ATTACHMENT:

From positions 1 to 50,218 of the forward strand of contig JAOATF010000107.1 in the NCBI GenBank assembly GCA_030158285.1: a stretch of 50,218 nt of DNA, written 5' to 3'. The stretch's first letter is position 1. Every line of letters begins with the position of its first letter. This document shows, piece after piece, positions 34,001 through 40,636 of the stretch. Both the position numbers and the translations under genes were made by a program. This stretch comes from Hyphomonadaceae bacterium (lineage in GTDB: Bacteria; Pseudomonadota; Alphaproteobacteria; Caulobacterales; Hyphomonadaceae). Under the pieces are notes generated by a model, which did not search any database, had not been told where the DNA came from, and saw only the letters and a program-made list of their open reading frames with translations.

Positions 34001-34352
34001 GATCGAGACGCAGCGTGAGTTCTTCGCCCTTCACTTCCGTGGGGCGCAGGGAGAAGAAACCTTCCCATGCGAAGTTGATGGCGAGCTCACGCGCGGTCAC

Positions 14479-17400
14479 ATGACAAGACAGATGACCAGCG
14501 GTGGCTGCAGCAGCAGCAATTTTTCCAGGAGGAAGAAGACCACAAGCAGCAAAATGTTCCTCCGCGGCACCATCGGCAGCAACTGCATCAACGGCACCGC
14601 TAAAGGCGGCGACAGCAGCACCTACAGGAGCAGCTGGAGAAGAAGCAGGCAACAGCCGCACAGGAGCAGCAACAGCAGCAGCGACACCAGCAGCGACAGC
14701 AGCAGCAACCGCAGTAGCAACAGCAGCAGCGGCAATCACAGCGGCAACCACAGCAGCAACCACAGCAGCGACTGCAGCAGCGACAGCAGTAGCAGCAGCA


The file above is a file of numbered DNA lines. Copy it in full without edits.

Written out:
From positions 1 to 50,218 of the forward strand of contig JAOATF010000107.1 in the NCBI GenBank assembly GCA_030158285.1: a stretch of 50,218 nt of DNA, written 5' to 3'. The stretch's first letter is position 1. Every line of letters begins with the position of its first letter. This document shows, piece after piece, positions 34,001 through 40,636 of the stretch. Both the position numbers and the translations under genes were made by a program. This stretch comes from Hyphomonadaceae bacterium (lineage in GTDB: Bacteria; Pseudomonadota; Alphaproteobacteria; Caulobacterales; Hyphomonadaceae). Under the pieces are notes generated by a model, which did not search any database, had not been told where the DNA came from, and saw only the letters and a program-made list of their open reading frames with translations.

Positions 34001-34352
34001 GATCGAGACGCAGCGTGAGTTCTTCGCCCTTCACTTCCGTGGGGCGCAGGGAGAAGAAACCTTCCCATGCGAAGTTGATGGCGAGCTCACGCGCGGTCAC

Positions 14479-17400
14479 ATGACAAGACAGATGACCAGCG
14501 GTGGCTGCAGCAGCAGCAATTTTTCCAGGAGGAAGAAGACCACAAGCAGCAAAATGTTCCTCCGCGGCACCATCGGCAGCAACTGCATCAACGGCACCGC
14601 TAAAGGCGGCGACAGCAGCACCTACAGGAGCAGCTGGAGAAGAAGCAGGCAACAGCCGCACAGGAGCAGCAACAGCAGCAGCGACACCAGCAGCGACAGC
14701 AGCAGCAACCGCAGTAGCAACAGCAGCAGCGGCAATCACAGCGGCAACCACAGCAGCAACCACAGCAGCGACTGCAGCAGCGACAGCAGTAGCAGCAGCA